|08-25-2009, 01:13 PM||#1|
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Arthur admits Commonwealth burden
By Peter Shuttleworth
"Jamie Arthur says his Commonwealth gold medal proved to be a "millstone around his neck" when he first turned professional six years ago.
The returning Welsh featherweight, 2002 Commonwealth Games champion, is now next in line for a British title shot against champion Martin Lindsay.
Arthur is unbeaten since his comeback in 2008 and beat highly-rated Akaash Bhatia in the British title eliminator.
"When I retired, I knew I hadn't reached my potential," said Arthur.
He was the first Welshman since Howard Winstone in 1958 to win a Commonwealth boxing crown when he won the lightweight division in Manchester in 2002.
The golden boy turned professional a year later in a blaze of publicity, fighting on many high-profile bills of then stable-mate Joe Calzaghe's undercards and won his first nine professional fights.
But Arthur struggled to adapt to the professional game and retired in the wake of back-to-back knockouts in 2005 by Haider Ali and Harry Ramogoadi.
The Cwmbran fighter returned to the ring three years later to beat Ayittey Mettle in April 2008.
"When I turned pro, my Commonwealth gold medal was like a millstone around my neck," Arthur told BBC Sport Wales.
Jamie Arthur enjoys his Commonwealth win
"When I won the Commonwealth gold I was 22 and still a kid. I was immature and I wasn't taking the game as seriously as I am now
"I was chucked straight into the limelight with a big promoter and being on television, I had a lot of pressure and that expectation weighed me down - it was hard to carry.
"I had the pressure of people patting me on the back and saying how good I was going to be.
"There was a pressure to knock opponents out and really shine. There was also the pressure of people criticising my every move. But I don't have that burden this time."
The 29-year-old added: "On my comeback I have fought in small hall shows and have learned my trade properly. Also I prefer to be the underdog, people now want to write me off and that suits me fine.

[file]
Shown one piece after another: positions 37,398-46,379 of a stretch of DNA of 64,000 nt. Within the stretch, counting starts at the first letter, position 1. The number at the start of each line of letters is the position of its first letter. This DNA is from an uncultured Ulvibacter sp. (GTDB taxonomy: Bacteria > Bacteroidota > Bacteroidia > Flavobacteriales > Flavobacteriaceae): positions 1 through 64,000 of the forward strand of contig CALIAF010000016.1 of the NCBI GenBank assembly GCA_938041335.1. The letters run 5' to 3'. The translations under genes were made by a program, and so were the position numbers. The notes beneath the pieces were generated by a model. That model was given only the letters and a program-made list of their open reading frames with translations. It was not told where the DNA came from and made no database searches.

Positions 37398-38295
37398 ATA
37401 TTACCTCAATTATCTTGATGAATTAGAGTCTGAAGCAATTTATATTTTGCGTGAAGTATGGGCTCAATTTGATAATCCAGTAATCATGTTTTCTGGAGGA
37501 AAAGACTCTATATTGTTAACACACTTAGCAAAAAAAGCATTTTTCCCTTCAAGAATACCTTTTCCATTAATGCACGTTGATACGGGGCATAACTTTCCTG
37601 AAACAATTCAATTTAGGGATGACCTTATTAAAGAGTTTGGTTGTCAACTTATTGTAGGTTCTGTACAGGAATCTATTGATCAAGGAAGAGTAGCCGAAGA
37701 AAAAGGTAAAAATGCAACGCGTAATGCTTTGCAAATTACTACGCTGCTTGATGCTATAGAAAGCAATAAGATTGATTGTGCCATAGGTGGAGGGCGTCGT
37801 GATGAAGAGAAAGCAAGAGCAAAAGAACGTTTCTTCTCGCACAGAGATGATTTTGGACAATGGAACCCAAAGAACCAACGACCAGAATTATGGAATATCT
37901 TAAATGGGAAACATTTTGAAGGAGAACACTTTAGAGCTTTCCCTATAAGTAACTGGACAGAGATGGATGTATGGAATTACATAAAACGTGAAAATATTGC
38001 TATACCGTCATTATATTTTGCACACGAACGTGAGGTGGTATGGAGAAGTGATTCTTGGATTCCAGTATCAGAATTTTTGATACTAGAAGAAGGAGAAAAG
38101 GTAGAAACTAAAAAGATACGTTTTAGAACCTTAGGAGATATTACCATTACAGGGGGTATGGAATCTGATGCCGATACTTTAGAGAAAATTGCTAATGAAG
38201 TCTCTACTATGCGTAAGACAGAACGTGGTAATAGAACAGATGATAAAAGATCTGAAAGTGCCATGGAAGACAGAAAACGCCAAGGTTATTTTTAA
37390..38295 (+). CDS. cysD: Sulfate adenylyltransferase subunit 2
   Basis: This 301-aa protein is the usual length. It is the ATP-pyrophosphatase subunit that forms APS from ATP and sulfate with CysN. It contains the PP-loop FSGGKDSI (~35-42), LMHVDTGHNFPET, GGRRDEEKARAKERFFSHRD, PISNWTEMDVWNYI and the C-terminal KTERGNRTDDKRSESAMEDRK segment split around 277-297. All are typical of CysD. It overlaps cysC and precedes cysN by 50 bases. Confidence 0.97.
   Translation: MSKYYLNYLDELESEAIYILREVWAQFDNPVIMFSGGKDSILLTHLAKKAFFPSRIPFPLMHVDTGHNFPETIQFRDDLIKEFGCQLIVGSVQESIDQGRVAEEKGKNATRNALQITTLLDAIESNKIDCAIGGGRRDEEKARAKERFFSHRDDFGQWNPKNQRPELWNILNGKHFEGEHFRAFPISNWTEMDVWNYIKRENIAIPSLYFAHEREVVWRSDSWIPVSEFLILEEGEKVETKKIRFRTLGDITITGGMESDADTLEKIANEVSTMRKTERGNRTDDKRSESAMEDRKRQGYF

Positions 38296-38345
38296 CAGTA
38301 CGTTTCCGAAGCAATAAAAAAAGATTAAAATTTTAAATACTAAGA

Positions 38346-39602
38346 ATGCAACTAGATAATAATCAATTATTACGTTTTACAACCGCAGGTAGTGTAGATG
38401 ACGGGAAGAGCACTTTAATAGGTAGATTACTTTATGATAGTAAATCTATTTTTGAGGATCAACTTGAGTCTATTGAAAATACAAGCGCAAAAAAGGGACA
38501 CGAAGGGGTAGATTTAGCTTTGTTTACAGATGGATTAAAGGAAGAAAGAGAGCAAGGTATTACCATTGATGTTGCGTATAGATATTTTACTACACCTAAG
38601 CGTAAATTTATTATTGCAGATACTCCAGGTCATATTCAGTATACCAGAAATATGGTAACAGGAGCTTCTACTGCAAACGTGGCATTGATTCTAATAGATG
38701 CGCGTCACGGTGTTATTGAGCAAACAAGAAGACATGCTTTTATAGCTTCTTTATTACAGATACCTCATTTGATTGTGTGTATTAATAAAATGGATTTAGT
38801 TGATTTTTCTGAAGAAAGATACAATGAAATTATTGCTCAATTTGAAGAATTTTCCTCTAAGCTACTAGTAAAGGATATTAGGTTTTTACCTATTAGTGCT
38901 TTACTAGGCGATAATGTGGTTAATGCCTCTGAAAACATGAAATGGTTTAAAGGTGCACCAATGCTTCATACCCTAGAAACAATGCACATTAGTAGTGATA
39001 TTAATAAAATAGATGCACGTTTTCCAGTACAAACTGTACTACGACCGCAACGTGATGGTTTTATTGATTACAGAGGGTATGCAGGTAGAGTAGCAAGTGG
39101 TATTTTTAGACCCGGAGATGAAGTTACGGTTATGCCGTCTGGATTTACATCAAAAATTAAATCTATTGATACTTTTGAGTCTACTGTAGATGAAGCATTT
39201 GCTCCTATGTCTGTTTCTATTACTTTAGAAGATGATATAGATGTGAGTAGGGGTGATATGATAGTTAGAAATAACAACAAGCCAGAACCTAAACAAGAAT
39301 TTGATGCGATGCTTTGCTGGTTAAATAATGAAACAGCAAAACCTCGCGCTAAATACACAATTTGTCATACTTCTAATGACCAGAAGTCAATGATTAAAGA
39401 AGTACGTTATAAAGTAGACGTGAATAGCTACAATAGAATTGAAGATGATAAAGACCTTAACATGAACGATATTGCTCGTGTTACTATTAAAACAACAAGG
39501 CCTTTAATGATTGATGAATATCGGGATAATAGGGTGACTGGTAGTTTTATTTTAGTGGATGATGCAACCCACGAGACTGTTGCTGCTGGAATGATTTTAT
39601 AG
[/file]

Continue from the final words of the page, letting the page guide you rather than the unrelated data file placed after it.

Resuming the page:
"The pressure will return if I fight for a British title but I'm 29-years-old now and I'm more mature both as a boxer and as a person. I can handle things better.
"When I won the Commonwealth gold I was 22 and still a kid. While I had a great time first time around, I was immature and I wasn't taking the game as seriously as I am now.
"Now I want to I want to see how good I can be. don't want to be another journeyman, I now want to win titles. I'm not interested in fighting six-rounders as there is not a great deal of money in boxing.
"Coming back was a huge gamble and financially it is a struggle for me and my family.
"But when I'm old and grey I don't want to think I had 20 years of being punched in the head but won nothing. I don't want to have any 'what ifs?'
"I'm already riding out my second chance and if I lose my next fight it could be my boxing career over."
Arthur, now trained by former Commonwealth and British light-heavyweight champion Eddie Avoth, has quit his refrigeration and personal training businesses to concentrate on boxing full-time.
He has won five of his six fights on points, including the British title eliminator against the much-fancied and previously unbeaten Bhatia.
Now Arthur hopes to secure a domestic title shot against unbeaten 27-year-old Ulsterman Lindsay.
"I'm only number five in the British rankings, though, so hopefully he might see me as an easy option," stated Arthur. "
Would like to see a fight with Lindsay. I had hoped there would have been a rematch between Lindsay-Appleby, but Appleby is fighting for the European title in Ukraine to face Oleg Yefimovych in October and Lindsay I think won't fight until the end of the year.
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